Like many restauranters across the country, John Horne has struggled to staff his four Anna Maria Oyster Bars on Florida’s Gulf Coast since the onset of the coronavirus pandemic last year.

He knows a lot of job hunters are now avoiding the service industry. One of his restaurants recently went three months without an applicant, he said.

Horne fears that if President Joe Biden’s federal vaccine mandate ever goes into full effect — it’s blocked for now by the Fifth Circuit Court of Appeals, which described it as a “one-size-fits-all sledgehammer” — he could be forced to terminate up to 40 percent of his 300 or so remaining workers, people he considers family. Filling those jobs with vaccinated workers would be hard.

“Some of them have been with me forever,” Horne said. “So then, I’ve got to let them go?”

Horne said his business would be crippled. He would likely be forced to eliminate shifts, cut business hours, and maybe even shutter operations a couple of days a week, he said.

That’s why Horne said he appreciates that the Florida legislature and Governor Ron DeSantis “are trying to step between us and the federal government.”

On Wednesday, the state legislature passed a series of bills designed to blunt Biden’s mandate, which would apply to any business with at least 100 employees, and would require them to ensure that all of their employees are either fully vaccinated against COVID-19, or test negative for the virus at least once a week.

The new legislation doesn’t prohibit private businesses from mandating vaccines for their workers, but one of the bills adds additional Florida-only exemptions business owners would be required to honor, or face fines of $10,000 or $50,000 depending on the size of the business.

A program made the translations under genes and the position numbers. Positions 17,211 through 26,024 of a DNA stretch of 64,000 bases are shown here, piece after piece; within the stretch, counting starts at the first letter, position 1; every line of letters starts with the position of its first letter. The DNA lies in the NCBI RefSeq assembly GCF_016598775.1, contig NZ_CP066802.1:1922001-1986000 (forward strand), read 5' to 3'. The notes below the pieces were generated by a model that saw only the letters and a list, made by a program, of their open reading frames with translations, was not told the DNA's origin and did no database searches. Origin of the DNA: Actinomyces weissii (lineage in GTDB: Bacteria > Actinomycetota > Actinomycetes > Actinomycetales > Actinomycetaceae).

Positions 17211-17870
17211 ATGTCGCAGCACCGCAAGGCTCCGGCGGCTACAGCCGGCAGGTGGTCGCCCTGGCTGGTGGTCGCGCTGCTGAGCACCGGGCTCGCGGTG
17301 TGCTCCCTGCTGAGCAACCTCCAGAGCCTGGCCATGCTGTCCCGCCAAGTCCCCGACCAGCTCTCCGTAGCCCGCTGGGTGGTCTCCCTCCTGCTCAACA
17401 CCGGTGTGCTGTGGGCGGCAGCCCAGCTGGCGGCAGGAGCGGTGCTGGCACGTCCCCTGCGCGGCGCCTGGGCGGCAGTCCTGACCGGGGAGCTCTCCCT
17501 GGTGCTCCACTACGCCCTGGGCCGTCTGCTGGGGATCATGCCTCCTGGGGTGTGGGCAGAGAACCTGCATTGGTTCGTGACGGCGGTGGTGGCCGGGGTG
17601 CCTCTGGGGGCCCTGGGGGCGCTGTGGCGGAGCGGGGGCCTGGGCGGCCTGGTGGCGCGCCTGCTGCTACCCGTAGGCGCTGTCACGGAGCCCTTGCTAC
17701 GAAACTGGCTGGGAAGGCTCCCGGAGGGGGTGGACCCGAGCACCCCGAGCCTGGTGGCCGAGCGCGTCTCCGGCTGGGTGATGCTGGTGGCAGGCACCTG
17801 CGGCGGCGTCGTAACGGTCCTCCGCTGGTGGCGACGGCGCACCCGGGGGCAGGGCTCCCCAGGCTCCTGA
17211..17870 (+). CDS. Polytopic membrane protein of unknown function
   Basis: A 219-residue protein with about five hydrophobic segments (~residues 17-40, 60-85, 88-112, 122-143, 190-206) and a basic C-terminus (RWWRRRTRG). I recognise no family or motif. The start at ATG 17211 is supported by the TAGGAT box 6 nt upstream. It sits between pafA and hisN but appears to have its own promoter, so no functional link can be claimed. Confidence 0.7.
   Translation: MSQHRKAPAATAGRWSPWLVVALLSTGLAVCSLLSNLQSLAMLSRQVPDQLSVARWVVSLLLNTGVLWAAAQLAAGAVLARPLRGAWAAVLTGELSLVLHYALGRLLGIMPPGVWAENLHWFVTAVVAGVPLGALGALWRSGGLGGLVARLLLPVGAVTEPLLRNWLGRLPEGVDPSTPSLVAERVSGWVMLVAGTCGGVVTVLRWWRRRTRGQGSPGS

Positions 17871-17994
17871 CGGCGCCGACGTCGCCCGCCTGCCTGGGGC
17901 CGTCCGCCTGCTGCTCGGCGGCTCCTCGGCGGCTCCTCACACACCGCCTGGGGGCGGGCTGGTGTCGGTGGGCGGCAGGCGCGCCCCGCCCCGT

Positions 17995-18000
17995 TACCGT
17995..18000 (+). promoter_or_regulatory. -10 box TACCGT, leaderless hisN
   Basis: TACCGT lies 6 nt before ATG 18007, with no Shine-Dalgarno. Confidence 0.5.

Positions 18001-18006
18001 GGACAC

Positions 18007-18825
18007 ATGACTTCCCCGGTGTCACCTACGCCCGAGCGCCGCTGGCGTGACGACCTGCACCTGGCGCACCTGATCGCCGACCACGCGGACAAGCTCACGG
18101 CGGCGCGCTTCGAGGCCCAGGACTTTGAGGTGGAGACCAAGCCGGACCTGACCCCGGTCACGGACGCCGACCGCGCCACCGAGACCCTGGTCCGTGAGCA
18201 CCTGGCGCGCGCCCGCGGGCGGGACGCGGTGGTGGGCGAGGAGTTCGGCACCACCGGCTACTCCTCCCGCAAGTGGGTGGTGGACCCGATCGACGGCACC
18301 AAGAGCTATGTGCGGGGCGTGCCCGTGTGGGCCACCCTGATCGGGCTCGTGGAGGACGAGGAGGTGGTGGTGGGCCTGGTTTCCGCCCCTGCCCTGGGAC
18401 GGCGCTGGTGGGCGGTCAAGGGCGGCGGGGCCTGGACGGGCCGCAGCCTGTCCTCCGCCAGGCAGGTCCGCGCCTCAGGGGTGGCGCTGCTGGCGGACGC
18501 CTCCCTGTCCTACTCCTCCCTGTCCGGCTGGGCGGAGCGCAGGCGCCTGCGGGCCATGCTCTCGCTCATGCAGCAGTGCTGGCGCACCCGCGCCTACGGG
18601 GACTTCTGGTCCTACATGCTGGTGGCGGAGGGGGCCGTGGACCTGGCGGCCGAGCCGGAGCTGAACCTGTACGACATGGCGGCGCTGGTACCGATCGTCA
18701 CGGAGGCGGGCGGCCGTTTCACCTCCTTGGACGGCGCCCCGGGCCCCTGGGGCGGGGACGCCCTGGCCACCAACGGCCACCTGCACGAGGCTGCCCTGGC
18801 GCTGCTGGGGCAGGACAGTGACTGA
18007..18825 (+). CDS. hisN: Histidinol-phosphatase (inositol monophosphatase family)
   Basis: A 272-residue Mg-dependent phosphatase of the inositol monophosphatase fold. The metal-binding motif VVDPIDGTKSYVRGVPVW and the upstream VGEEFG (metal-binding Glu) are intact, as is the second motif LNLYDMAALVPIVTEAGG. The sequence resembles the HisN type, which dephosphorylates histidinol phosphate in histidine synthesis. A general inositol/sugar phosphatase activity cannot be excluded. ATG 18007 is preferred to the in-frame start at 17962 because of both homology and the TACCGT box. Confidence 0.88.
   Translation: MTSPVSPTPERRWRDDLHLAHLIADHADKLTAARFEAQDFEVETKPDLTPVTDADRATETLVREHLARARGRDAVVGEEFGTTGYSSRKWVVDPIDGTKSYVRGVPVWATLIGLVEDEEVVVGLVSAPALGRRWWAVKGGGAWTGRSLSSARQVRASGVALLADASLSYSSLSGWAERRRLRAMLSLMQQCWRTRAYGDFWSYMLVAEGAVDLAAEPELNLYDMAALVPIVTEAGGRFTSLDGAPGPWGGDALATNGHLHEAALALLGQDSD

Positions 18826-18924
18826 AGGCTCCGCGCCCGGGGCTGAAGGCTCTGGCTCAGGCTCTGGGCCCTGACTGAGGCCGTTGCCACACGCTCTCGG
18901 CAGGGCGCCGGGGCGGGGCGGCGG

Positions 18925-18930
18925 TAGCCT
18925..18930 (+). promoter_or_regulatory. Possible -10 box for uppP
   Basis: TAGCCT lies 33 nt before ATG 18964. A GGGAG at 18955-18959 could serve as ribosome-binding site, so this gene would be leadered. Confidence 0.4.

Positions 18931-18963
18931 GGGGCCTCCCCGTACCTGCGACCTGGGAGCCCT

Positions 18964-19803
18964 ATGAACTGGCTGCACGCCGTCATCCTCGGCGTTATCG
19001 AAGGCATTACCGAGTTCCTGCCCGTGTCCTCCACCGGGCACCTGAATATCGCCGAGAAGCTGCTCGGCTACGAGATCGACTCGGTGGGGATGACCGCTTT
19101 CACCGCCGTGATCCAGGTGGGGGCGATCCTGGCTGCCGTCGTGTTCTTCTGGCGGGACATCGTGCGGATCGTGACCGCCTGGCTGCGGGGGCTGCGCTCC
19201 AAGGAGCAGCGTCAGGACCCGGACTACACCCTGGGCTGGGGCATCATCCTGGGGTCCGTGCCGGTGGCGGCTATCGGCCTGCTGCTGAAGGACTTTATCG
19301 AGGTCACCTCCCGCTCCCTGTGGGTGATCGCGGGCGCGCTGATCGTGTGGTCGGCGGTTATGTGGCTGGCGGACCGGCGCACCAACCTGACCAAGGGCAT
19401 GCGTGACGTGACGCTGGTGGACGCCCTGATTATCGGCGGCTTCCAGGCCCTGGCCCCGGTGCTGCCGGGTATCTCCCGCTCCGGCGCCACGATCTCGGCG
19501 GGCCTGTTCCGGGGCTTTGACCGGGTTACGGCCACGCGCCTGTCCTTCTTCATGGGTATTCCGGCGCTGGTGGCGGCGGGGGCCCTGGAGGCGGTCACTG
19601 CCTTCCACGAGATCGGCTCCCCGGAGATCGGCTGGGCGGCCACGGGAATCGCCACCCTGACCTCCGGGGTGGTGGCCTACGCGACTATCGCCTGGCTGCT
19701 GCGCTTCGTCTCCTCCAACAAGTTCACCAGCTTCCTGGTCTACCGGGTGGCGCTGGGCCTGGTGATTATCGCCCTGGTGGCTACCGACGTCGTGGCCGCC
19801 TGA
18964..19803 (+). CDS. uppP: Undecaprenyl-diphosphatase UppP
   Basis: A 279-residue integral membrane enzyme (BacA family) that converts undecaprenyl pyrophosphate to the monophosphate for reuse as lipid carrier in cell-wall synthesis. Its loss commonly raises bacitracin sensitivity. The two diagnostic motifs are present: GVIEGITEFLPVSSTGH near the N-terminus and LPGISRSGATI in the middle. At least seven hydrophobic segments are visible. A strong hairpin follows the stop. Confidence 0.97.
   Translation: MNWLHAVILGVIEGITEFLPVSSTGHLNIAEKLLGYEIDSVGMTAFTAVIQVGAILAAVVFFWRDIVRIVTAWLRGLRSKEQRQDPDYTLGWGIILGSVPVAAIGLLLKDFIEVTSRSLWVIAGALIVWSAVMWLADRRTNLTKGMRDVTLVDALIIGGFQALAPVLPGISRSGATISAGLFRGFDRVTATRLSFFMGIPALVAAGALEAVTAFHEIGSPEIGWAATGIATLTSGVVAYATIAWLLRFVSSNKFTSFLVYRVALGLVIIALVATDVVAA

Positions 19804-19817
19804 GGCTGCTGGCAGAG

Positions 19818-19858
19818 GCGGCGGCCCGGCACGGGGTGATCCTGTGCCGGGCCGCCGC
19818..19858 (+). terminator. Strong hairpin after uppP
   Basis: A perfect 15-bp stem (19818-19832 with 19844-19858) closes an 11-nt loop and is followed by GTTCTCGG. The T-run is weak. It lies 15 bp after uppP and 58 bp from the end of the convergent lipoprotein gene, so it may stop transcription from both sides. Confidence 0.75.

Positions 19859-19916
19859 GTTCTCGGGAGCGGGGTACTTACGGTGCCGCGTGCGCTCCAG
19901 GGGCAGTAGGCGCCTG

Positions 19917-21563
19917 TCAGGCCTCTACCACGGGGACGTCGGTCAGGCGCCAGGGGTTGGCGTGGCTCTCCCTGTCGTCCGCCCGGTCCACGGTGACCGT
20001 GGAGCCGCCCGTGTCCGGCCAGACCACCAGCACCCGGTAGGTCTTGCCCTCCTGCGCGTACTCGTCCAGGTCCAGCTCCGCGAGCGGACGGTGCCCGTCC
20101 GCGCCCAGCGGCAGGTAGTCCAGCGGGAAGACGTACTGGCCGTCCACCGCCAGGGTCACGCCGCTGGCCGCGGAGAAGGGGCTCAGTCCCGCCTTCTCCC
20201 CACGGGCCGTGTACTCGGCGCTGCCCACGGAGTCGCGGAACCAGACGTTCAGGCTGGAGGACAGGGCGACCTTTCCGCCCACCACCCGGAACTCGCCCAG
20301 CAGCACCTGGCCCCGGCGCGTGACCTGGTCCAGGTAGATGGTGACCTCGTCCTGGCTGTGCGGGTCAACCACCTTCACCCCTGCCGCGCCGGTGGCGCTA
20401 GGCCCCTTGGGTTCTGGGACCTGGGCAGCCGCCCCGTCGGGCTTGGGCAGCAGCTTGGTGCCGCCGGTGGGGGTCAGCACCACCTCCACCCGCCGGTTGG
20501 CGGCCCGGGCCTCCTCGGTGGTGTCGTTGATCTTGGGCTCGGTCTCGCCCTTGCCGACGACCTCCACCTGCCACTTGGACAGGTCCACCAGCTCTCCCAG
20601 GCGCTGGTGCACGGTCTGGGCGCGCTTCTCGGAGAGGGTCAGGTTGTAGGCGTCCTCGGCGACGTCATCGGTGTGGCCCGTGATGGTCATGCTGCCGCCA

The federal mandate, which will be enforced by the Occupational Safety and Health Administration if it’s okayed by the courts, has religious and medical exemptions. But Florida will have additional opt-outs, applying to employees who can demonstrate that they already have “COVID-19 immunity,” who have an “anticipated pregnancy,” or who agree “to use employer-provided personal protective equipment when in the presence of other employees or other persons.”

The bill also codifies DeSantis’s emergency order prohibiting school mask and vaccine mandates, and it prohibits governments around the state from instituting vaccine mandates on their own employees. The other bills passed on Wednesday shield employee complaints about their vaccine exemptions from the public, lay the groundwork for the state to develop its own version of OSHA, and remove the power of the state surgeon general to order vaccinations during a declared public-health emergency.

DeSantis has said his intent is to protect the ability of workers to choose if they want to get vaccinated or not. “We have got to stand up for people and protect their jobs and protect their livelihoods,” he said at a rally earlier this month, according to local news reports.